Getting your hands on a new laptop or dekstop in 2021 could be slightly trickier as the market responds to a major surge in demand, experts have warned.
The huge growth in working from home and remote learning during the 2020 pandemic led to a massive increase in the number of laptops and desktops sold worldwide - but this growth could be stifled soon as demand outpaces supply, according to analysts.
In fact, PC sales remained at a level not seen since Apple's iPhone first debuted in 2007 and demand shows no signs of slowing down going into the new year. While the laptop and desktop market boomed during the pandemic, sales of smartphones declined as users turned to bigger devices with more screen real estate while working and learning remotely.
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Annual global shipments of laptops and desktops reached a high of about 300m in 2008 and in the years since, they have steadily declined to around 250m shipped each year.
Although few in the industry expected a resurgence, some analysts now expect that this year will close at about 300m shipments which is up by almost 15 percent from the same period last year.
According to the marketing, analytics and research firm Canalys, installed PCs and tablets will reach 1.77bn by the end of 2021, up from 1.64bn in 2018. One of the main reasons for this is due to how families expanded from one PC for the house to one device for each person either working or studying from home during the pandemic.
In order to meet the increased demand for PCs in 2020, PC vendors added suppliers, sped up shipping and showcased improved models set to launch next year. However, these efforts don't seem to have been enough as many PC manufacturers are still months away from fulfilling outstanding orders.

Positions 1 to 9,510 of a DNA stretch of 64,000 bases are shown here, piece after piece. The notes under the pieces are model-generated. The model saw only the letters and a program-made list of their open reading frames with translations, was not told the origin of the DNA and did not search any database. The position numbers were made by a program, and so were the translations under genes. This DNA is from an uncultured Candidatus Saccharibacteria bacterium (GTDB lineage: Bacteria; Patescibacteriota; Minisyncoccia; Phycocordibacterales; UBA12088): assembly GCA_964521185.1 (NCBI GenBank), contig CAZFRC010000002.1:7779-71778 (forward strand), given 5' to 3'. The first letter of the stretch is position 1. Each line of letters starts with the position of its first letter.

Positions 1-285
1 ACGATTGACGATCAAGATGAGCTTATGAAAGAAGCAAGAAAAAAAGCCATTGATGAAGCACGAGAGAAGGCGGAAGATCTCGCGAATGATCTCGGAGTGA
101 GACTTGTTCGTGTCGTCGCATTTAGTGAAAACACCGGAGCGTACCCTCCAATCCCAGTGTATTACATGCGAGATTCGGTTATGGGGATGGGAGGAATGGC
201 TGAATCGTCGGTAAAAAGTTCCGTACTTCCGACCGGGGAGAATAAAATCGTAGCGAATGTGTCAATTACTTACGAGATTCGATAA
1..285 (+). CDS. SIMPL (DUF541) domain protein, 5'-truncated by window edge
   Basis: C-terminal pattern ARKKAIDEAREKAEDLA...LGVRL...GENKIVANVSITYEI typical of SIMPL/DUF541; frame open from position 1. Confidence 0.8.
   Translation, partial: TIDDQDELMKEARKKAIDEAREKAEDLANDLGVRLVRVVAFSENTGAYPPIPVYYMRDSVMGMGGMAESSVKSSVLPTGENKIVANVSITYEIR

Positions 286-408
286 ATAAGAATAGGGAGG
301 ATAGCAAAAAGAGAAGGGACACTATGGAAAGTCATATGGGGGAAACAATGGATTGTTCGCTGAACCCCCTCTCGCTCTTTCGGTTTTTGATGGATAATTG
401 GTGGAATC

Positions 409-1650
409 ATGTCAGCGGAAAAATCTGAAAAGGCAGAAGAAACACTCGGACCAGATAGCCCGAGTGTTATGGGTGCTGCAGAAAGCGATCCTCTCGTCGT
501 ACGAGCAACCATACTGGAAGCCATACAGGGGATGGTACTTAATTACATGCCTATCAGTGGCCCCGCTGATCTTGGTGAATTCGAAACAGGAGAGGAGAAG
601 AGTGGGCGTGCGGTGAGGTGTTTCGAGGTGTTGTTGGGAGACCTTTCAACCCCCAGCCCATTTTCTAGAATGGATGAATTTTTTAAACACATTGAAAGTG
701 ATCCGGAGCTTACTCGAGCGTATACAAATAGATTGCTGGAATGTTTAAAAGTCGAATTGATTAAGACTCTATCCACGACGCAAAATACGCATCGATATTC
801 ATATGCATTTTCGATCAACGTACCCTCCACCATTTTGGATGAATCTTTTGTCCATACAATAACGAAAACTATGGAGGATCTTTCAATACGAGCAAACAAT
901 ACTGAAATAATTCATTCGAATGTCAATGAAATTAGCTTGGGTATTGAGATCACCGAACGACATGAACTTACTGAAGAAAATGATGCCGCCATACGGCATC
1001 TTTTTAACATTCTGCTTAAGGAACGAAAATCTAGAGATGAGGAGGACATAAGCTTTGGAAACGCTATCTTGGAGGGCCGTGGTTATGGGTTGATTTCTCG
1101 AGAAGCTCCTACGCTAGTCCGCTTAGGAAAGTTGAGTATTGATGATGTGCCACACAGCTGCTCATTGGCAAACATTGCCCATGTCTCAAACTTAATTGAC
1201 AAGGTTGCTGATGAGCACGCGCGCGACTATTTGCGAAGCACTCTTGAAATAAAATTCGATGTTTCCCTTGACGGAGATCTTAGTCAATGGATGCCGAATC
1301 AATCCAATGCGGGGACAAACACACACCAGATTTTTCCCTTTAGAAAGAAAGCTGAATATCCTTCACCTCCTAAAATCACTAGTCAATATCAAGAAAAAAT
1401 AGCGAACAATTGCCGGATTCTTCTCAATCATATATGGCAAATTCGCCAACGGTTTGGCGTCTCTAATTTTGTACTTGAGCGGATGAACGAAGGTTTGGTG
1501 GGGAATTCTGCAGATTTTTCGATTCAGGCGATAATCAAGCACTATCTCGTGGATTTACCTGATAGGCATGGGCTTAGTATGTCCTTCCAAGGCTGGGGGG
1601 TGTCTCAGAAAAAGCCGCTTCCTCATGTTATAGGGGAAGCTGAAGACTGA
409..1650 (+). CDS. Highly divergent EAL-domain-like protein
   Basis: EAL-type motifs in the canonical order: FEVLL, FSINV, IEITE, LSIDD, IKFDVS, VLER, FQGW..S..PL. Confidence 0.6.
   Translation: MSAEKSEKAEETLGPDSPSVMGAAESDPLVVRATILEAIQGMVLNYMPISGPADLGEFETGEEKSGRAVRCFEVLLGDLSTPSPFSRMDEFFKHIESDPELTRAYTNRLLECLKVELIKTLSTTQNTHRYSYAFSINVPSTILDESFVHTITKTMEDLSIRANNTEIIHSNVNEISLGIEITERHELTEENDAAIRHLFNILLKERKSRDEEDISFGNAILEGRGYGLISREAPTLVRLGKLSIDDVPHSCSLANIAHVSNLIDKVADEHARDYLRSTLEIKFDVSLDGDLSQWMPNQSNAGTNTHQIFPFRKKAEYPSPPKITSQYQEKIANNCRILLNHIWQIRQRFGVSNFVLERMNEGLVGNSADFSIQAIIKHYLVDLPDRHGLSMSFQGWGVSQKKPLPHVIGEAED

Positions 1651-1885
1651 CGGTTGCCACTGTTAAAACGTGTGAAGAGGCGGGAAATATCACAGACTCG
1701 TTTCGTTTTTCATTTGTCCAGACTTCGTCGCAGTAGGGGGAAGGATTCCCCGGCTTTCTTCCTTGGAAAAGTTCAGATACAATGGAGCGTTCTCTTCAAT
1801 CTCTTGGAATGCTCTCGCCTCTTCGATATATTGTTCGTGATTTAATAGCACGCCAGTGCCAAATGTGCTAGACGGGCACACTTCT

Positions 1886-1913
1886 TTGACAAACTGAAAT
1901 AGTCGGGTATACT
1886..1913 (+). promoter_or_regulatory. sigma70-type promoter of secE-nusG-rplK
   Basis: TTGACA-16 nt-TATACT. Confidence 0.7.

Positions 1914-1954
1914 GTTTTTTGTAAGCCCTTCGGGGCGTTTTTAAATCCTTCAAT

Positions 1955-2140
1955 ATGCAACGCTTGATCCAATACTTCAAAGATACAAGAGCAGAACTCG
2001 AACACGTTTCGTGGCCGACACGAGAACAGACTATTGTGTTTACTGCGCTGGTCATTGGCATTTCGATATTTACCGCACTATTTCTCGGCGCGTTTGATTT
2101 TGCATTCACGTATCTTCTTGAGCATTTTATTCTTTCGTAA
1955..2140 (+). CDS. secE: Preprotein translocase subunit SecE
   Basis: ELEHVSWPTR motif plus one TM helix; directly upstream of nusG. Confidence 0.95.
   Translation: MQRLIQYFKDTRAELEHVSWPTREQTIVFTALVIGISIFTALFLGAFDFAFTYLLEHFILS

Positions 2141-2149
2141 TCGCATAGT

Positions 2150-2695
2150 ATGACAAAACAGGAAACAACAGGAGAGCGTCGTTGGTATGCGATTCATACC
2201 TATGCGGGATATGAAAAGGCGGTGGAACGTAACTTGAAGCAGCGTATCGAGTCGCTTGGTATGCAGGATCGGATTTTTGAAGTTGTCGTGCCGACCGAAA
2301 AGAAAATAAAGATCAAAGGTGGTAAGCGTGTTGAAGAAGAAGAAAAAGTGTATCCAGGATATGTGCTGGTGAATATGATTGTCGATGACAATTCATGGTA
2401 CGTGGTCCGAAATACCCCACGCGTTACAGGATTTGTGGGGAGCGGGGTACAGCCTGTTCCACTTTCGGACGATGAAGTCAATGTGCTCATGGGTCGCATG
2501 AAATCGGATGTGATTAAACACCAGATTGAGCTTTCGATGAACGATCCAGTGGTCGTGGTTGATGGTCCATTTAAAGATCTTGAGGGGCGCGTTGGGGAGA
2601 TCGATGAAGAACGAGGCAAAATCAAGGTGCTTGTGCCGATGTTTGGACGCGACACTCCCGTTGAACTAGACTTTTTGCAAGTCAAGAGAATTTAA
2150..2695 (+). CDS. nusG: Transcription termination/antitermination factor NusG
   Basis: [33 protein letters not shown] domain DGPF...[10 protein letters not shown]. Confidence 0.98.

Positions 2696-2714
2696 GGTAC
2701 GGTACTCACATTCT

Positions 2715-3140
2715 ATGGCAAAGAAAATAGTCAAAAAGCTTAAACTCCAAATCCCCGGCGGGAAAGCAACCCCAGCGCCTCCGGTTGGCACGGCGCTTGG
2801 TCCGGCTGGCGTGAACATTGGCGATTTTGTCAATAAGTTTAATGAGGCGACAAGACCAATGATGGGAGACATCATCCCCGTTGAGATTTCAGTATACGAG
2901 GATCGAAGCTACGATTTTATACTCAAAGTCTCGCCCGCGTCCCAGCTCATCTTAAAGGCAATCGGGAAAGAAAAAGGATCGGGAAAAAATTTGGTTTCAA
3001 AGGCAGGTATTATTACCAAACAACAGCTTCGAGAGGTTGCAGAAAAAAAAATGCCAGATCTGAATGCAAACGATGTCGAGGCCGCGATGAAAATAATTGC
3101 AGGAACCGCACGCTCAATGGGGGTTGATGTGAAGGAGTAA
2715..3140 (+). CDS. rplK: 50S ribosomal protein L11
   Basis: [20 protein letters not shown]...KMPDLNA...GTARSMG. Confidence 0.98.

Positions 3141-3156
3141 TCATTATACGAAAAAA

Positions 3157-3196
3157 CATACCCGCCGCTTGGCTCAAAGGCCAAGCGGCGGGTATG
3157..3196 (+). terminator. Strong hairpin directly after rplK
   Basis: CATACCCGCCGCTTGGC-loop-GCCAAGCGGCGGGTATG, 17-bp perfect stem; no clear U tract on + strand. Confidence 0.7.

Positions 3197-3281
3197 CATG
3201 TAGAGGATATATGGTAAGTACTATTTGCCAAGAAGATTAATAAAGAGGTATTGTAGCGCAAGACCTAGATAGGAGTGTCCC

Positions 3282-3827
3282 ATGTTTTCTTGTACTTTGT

According to Acer's Pan-America president Gregg Prendergast who spoke with Reuters, the PC maker has been absorbing the added cost to fly laptops directly to the company's education customers instead of sending these devices the traditional way over train or by large container ship. With assembly lines running behind though, some customers have been forced to wait up to four months to receive their shipments.
Vice president at analyst firm IDC Ryan Reith also pointed out how additional stimulus money for schools and businesses in several countries could mean PC and PC component shortages may last all the way until 2022.
This means that if you can continue using your existing laptop or desktop, you probably should as replacing them with a newer model or upgrading their components could remain difficult for the foreseeable future.
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After working with the TechRadar Pro team for the last several years, Anthony is now the security and networking editor at Tom’s Guide where he covers everything from data breaches and ransomware gangs to the best way to cover your whole home or business with Wi-Fi. When not writing, you can find him tinkering with PCs and game consoles, managing cables and upgrading his smart home.